Take a deep breath. Now, quickly get under your desk and crouch into a fetal position.
Stay there until the tremors pass.
That is the basic drill for what to do if an earthquake strikes.
It may need to become standard operating procedure in the UAE if the latest Globe of Natural Hazards report by one of the world’s largest reinsurance companies, Munich Re, is to be believed.
The report, a detailed analysis of natural hazards in different parts of the world has the UAE categorised as Zone 2 – MM VII.
The report explains the MMVII rating as “very strong” on its earthquake intensity scale.
Munich Re has been putting out this report since 1978, but this is the first time they have separately looked at the Middle East and North Africa region for earthquakes, tropical cyclones and volcanoes.
The recent tremors felt here in the UAE last month when an earthquake struck Iran (categorised as Zone 4 – MM IX: devastating) only augments the Munich Re report.
Speaking to Emirates 24|7 from the company headquarters in Munich, Germany, Andreas Pollman, Client Management Executive, the Mena region, says “The UAE has changed drastically in a short time. The concentration of high-rises, for example.”
The general threat of safety and risk aside, the first broadside is likely to be fired by insurers. From insuring a desert landscape 30 years ago, Dubai and the UAE today have become a mega market for insurers.
“Whenever there is a change in risk exposure, there might be a consequent change in the assessment of the risk by reinsurers.
The change in risk that occurred now is the increase and concentration of values in the region and what we do is that we measure our exposure,” Pollman says.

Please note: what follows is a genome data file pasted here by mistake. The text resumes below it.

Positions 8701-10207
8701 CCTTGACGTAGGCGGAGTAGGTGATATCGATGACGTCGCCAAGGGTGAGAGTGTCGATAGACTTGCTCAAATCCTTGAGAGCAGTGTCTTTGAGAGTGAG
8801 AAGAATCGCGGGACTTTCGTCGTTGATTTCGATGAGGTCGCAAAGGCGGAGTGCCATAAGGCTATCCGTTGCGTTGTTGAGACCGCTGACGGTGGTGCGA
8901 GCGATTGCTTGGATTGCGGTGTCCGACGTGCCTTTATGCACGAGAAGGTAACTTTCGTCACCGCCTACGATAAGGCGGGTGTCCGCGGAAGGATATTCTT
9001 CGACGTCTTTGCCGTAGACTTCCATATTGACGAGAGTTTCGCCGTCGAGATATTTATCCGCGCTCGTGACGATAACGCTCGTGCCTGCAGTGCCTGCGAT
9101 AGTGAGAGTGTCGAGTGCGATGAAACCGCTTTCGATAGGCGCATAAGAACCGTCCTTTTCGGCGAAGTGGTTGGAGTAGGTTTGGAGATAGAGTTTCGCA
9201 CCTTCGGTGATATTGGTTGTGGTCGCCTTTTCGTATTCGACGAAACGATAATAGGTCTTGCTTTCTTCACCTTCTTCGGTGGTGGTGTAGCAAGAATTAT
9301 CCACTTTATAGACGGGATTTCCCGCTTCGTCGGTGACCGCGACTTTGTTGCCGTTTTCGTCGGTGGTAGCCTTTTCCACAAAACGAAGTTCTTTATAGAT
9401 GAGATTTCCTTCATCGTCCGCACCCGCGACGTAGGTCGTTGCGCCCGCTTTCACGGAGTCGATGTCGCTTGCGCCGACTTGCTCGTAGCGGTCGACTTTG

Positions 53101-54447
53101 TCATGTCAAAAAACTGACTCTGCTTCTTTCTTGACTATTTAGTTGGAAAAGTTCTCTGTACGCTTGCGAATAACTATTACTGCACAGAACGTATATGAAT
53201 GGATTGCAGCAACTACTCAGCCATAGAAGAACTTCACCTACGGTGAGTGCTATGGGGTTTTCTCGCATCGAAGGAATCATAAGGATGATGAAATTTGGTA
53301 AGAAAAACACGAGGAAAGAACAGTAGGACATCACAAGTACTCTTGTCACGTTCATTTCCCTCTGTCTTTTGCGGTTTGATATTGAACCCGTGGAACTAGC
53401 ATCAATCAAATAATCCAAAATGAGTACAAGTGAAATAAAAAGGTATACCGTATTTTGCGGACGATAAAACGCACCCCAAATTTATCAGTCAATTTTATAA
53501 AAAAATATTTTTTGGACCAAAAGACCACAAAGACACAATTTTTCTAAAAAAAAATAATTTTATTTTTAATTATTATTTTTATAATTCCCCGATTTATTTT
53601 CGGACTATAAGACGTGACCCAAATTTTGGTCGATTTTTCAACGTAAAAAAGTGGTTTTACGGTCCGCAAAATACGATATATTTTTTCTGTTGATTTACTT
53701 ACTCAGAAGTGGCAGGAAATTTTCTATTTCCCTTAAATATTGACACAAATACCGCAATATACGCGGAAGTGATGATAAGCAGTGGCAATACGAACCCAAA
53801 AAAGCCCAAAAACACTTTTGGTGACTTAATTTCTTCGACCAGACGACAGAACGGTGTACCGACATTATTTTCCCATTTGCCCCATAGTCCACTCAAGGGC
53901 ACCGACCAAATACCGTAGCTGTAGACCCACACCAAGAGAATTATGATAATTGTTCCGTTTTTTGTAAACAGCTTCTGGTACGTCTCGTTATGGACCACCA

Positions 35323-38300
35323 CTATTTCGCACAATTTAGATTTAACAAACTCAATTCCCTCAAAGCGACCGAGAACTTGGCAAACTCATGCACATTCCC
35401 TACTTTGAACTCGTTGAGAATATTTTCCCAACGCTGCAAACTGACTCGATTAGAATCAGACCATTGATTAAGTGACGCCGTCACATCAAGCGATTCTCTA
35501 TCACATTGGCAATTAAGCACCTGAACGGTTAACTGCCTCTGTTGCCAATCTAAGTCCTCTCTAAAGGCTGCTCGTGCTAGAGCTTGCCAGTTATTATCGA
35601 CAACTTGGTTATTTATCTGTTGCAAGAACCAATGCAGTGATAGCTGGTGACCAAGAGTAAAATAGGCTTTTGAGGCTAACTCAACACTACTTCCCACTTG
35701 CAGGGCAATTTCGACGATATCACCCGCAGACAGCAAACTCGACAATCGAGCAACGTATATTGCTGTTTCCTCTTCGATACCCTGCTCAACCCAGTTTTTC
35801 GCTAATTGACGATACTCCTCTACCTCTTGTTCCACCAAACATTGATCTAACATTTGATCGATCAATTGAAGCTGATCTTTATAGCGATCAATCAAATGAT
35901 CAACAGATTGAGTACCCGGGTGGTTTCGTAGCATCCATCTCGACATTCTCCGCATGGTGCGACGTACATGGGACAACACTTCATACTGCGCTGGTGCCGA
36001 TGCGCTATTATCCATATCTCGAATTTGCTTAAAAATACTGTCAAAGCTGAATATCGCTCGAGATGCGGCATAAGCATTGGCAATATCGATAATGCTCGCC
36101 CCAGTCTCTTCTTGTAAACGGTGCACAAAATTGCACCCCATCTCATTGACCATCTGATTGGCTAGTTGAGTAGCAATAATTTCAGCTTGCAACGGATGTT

However, with the report only just having come out, awareness levels have yet to kick in.
CEO of Oman Insurance, Abdul Muttalib Mustafa Al Jaidi, tells Emirates 24|7, “As per market information there have been no major reported claims due to earthquakes in the UAE.
It would therefore, be fair to say that awareness about natural disasters among corporate customers is not so significant.
However, we must also keep in mind that developers insist on certain earthquake standards when constructing high-rise buildings in the UAE, for example.”
So, what does this mean for you? Should you alter the insurance policy you have? Will you have to pay a premium? Is the apartment you live in insured against an earthquake specifically?
Al Jaidi of Oman Insurance says, “So far it is not the practice in the UAE to charge a separate premium for earthquake exposure.
As per our information the same practice is adopted in other regional markets.”
However, it would make sense to meet and discuss the matter with your insurer.
Another local insurer who spoke on the condition of anonymity said that premiums could now be charged for specific earthquake insurance, but insurers would have to work out the details.
What about re-insurers? Are they changing their game plan for the region?
Pollman says, “We have been factoring the principle exposure into our rating already in the past.
Certainly there is a constant change and development in the environment and a consequent change in risk and exposure.”
Al Jaidi adds, “This depends on the nature of reinsurance arrangements.
With respect to catastrophic protection treaties, the rates being charged are inclusive of premium for earthquakes.
With respect to proportional treaties some reinsurers may insist on separate cessions for earthquake exposure and others will not.”